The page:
Former IRA 'child soldier' Shane Paul O'Doherty says 15 years in prison was a "horrific awakening” to his violent crimes

Former IRA 'child soldier' Shane Paul O'Doherty says 15 years in prison was a "horrific awakening” to his violent crimes


BY the age of 18, former IRA man Shane Paul O’Doherty had singlehandedly orchestrated a series of letter bombs that ripped through London in 1973.

In 1976, aged 21, he received 30 life sentences plus a further 20 years in prison for his actions, after being convicted on 31 counts of attempted murder at the Old Bailey.

The Derry native served just under 15 years in prison, during which time he penned numerous letters apologising to his victims, making him the first IRA volunteer to do so.

Following that, he publically renounced his commitment to the IRA and the war, while urging the organisation to call a ceasefire.

(Source: RTE) (Source: RTE)

Speaking exclusively to the The Irish Post, he explained how his time in prison proved a “horrific awakening” of the impact his actions had on his victims - which featured many significant people located across London, deemed as enemies of the IRA’s cause, including then Home Secretary Reginald Maudling.

Others were injured, blinded or lost limbs as a result of O’Doherty explosions.

“Prison is, for many people, an awakening to the horrors of war, the horrors of victims, the horrors of violence,” he explained, “and if you spend almost 15 years in prison getting through that, you’ve to spend the next 15 or 20 years of your life getting over that,” he explained.

“If you end up in prison as a young idealist freedom fighter and then discover you’ve a tonne of victims out there, it’s a horrific awakening.”

Despite being recruited to the IRA at the tender age of 15, O’Doherty claims the organisation quickly forgot him once he was incarcerated.

“The IRA down the years has never had a problem exploiting child soldiers. By international law, that’s what we were,” he said.

“But the people who came to our aid in prison down the years, and fought for better conditions, treatment and repatriation, were the churchmen,” he added.

“We were left hanging to dry by the IRA, they were concerned with the armed struggle and didn’t care about their victims or their former servants who were now in prison.”

While imprisoned, O’Doherty immersed himself in books, using his time to become a reader and a writer, a student of philosophy and theology.

“I decided at the start of my life sentence to become a reader and educate myself,” he admits.

In 1993 he published his biography The Volunteer: A Former IRA Man’s True Story.

This month he launches his first play, which he claims tells the “truest story never told” of the 1920s IRA volunteer Kevin Barry.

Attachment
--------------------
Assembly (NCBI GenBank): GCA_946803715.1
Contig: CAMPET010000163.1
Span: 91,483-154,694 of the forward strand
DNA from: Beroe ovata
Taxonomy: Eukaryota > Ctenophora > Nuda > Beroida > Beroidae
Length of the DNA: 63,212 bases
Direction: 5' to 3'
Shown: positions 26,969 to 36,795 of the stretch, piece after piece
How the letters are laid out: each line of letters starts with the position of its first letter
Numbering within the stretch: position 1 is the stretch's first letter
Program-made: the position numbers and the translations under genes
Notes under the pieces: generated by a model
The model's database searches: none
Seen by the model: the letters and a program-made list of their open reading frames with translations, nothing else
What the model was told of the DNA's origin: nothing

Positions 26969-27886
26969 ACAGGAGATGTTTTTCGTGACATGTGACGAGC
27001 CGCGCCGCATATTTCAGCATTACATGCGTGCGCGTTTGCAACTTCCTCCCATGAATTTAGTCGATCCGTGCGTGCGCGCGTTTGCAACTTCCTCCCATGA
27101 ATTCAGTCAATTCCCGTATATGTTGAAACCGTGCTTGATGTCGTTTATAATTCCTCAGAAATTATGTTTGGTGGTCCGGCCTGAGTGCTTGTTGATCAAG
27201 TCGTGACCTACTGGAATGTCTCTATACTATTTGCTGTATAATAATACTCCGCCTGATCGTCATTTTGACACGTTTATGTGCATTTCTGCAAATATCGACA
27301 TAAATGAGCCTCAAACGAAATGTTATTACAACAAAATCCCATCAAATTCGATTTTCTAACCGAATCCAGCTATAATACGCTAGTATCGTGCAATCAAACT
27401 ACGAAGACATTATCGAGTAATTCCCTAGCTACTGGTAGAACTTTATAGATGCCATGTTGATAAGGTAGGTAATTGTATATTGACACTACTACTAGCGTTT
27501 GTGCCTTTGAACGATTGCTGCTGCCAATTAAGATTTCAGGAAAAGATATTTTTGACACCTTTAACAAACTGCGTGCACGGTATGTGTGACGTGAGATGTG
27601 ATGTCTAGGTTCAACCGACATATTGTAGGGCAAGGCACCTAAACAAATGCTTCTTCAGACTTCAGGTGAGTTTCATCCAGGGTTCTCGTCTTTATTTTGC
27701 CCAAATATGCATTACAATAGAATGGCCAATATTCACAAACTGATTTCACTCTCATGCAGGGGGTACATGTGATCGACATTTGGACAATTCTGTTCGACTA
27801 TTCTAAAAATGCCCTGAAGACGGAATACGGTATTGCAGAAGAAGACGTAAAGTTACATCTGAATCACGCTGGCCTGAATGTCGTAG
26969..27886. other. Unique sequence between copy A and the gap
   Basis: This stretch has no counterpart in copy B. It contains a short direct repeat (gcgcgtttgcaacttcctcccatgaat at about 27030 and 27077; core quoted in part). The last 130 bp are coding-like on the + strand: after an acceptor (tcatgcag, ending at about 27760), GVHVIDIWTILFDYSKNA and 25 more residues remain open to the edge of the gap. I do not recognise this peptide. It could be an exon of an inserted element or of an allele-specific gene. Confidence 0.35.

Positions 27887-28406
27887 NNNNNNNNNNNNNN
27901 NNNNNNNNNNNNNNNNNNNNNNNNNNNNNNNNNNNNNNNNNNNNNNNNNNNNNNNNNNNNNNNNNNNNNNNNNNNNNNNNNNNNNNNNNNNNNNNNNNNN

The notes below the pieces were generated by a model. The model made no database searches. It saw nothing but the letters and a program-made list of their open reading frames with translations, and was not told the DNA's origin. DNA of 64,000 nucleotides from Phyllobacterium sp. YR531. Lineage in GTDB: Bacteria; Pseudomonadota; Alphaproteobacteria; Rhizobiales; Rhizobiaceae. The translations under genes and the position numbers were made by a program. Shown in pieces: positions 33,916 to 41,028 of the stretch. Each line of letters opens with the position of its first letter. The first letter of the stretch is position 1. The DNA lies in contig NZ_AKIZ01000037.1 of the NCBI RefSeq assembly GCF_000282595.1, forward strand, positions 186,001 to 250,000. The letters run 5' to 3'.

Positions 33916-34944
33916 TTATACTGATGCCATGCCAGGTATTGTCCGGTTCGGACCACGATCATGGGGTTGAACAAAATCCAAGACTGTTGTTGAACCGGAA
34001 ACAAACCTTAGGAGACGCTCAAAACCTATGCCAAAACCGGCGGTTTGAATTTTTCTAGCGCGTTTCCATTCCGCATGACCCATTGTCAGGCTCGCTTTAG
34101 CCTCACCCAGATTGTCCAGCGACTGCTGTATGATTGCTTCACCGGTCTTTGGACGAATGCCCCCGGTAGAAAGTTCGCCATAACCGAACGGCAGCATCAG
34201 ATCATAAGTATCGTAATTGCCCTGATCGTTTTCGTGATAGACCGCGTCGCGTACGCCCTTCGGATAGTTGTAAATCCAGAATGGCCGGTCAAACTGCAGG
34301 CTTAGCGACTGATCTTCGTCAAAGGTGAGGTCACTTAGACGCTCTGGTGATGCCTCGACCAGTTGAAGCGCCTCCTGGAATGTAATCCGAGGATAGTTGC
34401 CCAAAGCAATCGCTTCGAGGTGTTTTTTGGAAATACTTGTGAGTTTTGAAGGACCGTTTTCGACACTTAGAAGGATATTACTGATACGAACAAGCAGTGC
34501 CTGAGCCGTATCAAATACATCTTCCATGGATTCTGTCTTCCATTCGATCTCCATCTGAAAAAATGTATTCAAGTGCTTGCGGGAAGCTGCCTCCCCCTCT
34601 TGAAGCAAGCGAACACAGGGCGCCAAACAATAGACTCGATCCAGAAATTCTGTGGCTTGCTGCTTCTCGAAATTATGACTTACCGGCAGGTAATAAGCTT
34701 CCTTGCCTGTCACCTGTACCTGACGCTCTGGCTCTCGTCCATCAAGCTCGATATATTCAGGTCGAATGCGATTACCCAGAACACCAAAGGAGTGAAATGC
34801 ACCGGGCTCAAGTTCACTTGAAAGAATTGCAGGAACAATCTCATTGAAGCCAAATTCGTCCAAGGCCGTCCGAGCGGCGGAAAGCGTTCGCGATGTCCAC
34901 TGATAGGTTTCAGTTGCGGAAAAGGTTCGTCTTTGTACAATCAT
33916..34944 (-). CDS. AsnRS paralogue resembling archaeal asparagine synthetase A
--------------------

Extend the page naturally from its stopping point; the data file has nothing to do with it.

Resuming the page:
Kevin Barry. (Source: National Library of Ireland) Kevin Barry. (Source: National Library of Ireland)

Belvedere Boy - Kevin Barry, Irish Patriot centres of the events of September 1920, when 18-year-old Barry was arrested by British soldiers.

“I’ve held this drama within the tyranny of facts,” O’Doherty explained, “I’ve let the facts determine the drama.”

Barry and his fellow Irish Republican Volunteers were poised to ambush a British army truck on North King Street in Dublin, however the ambush went awry when the Volunteers opened fire, killing three young British soldiers.

Barry was arrested and held for six weeks until he was lead to his death by hanging in November of the same year.

A commemorative plaque to Barry can be found above a pub on Dublin’s North King Street – near to the homeless shelter where O’Doherty has worked for the past 12 years.

“I never liked [Barry] because he was this perfect little plaster statue of Irish republican martyrdom,”  claims O’Doherty, “but I read his story, and I was taken aback that he and I had similarities.”

“Kevin Barry was 15 when he was inducted [by the IRA], and I was 15 when I was inducted,” O’Doherty explained.

Kevin Barry was at a Manchester Martyrs Convention when he was “blown away” by the uniforms and the martyrdom of the organisation, however O’Doherty’s induction into the IRA was more of a spur of the moment act.

“A friend of mine said he was joining the Provisional IRA, and asked if wanted to join him. On a spur of the moment I said yes, I thought ‘why not?, be a hero, save Ireland, save your people.”

The next evening O’Doherty and his friend would be sworn into the IRA, given handguns and sent into the streets.

“My friends were killed within two or three years, either blown up or shot dead,” he added.

 For more on Shane Paul O'Doherty's play, click here